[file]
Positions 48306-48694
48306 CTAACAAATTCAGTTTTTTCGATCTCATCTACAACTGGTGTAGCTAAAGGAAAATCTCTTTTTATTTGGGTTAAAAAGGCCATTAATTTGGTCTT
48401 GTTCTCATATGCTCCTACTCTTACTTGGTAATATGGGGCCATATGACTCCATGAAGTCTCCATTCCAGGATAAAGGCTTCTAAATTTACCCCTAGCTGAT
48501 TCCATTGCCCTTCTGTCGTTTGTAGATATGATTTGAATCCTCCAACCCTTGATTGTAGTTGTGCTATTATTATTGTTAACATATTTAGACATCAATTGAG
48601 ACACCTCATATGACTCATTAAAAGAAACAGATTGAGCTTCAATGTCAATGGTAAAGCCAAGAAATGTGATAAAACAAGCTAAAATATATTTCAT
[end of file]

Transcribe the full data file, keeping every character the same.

Positions 48306-48694
48306 CTAACAAATTCAGTTTTTTCGATCTCATCTACAACTGGTGTAGCTAAAGGAAAATCTCTTTTTATTTGGGTTAAAAAGGCCATTAATTTGGTCTT
48401 GTTCTCATATGCTCCTACTCTTACTTGGTAATATGGGGCCATATGACTCCATGAAGTCTCCATTCCAGGATAAAGGCTTCTAAATTTACCCCTAGCTGAT
48501 TCCATTGCCCTTCTGTCGTTTGTAGATATGATTTGAATCCTCCAACCCTTGATTGTAGTTGTGCTATTATTATTGTTAACATATTTAGACATCAATTGAG
48601 ACACCTCATATGACTCATTAAAAGAAACAGATTGAGCTTCAATGTCAATGGTAAAGCCAAGAAATGTGATAAAACAAGCTAAAATATATTTCAT